Think about what’s in your bathroom at home. You need some basic necessities like toilet paper but you also need some products you wouldn’t ordinarily need in your home bathroom.

Here’s a list of suggested accessories for your portable river toilet.

  • A medium-sized box to carry all your accessories. You need to purchase some kind of container for all your various toiletries. It should be big enough to accommodate your toilet seat and plenty of toilet paper. It’s a bonus to have a waterproof container, but not essential. We don’t have a waterproof container, but we keep our toilet paper dry by keeping it inside a large Ziploc baggie.
  • Hand cleaner is a must. Bring along either a soap dispenser or a hand sanitizer. If you opt for the soap you’ll need to set up a washing bucket too. This is easy: simply fill a bucket with river water and place it next to the toilet. It’s useful to have a cup for scooping the water onto your hands after soaping up. If you only have hand sanitizer you can skip the hand wash station at the toilet. You should have a soap and water hand-washing station setup at the kitchen area of your camp anyway.
  • A small bottle of dry bleach. When you’re breaking camp and taking down the toilet system, take a tablespoon of bleach and sprinkle it over the poop. This will keep sanitation up and stink down. Don’t put too much bleach in though, you don’t want to create a noxious, possibly combustible concoction.
  • Reading Material. Just like at home, it’s nice to peruse a magazine or some kind of bathroom book while making your morning deposit. However, simply looking at the river flowing by may be enough.
  • Small trash can sized plastic bags and one brown paper bag. If you’re on a longer trip and you’re trying to save space in your toilet, line a paper bag with a trash bag and encourage people to put their used toilet paper in it. I know this sounds gross, but it saves a lot of space and makes cleaning the toilet at trips end much easier. When done, roll up the plastic trash bag and put it in your normal garbage, or store it in a Ziploc in the accessories box. Just don’t forget to take it out at trips end. The paper bag can be used over and over as long as it stays clean.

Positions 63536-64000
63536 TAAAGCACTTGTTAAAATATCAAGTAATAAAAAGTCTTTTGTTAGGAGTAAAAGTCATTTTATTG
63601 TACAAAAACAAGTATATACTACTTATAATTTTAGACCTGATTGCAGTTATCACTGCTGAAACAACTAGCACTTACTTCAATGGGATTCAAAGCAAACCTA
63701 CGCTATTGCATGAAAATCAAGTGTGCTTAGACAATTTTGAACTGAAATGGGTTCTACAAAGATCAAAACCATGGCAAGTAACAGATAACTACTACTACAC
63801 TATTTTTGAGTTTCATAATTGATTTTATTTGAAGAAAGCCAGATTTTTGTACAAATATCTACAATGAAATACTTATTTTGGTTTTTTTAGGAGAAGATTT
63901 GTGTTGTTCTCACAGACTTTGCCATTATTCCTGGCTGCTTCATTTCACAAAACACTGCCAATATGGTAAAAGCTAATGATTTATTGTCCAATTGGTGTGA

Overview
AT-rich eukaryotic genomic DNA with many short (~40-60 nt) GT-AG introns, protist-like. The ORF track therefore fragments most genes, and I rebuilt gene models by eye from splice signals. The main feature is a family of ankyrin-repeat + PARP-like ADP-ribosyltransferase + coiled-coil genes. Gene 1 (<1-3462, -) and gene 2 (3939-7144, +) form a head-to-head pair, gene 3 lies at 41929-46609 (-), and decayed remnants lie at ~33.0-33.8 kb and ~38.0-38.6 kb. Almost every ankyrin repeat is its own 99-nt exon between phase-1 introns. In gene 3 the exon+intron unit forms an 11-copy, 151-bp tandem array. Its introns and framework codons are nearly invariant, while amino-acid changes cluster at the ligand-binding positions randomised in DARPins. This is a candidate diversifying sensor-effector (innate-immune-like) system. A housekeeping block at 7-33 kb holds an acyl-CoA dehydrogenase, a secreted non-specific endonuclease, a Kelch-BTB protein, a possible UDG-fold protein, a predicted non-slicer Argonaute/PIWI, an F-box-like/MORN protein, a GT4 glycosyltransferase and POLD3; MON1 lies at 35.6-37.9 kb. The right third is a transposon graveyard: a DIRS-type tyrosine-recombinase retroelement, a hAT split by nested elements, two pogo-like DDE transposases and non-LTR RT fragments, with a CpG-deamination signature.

• A poop tent. This is certainly not mandatory and I’ve never been on a river trip where one was employed, but some people insist on total privacy when they visit the toilet. They do sell little tents specifically made to house portable river toilets. Be careful where you set them up though, they don’t look like they’d stand up too well to a strong wind.

I’m sure there are more portable river toilet accessories I’m overlooking but this basic list will get you grooving on the river pretty well.

If anyone has any other suggestions to make their daily dump more pleasant on the river, please feel free to comment.

Oregon Snow Pack: Looking Good

What do you do in mid-winter when you’re an avid whitewater enthusiast? You look at the water table and figure out what the coming river season will hold.

deep snow
Creative Commons License photo credit: Minimalist Photography

So far this Winter things are looking really good. There has been a lot of big storms hitting the northwest and the snow depth tables are all saying well over 100 percent. This site is very useful and shows us that for the rogue river basin the average is 121 percent of normal. this site updates daily which is really useful.

However, watching the snow tables is kind of like watching the stock market. There are constant fluctuations and each day is different. It’s far better to follow trends, not day-to-day. There’s also not one damned thing you can do about the results, so what’s the point of it? Really there isn’t one.

Besides, instead of worrying about snow pack you should be out with your kids skiing and playing in all the bountiful snow.

Isn’t it nice to know that all that snow were skiing on now will eventually touch our oars and paddles this Spring and Summer? Love that!

So for now, the Oregon snow pack is looking good. With Winter only just begun we should be in good shape come Spring and Summer as long as the storms keep coming through dropping that luscious liquid onto our playgrounds.

I’m thinking my first raft trip this Spring will be on the Illinois river. Last year we lucked out and got on it on the weekend of April 23rd, this year, with the snow pack, we may want to plan that for a bit later like mid-May.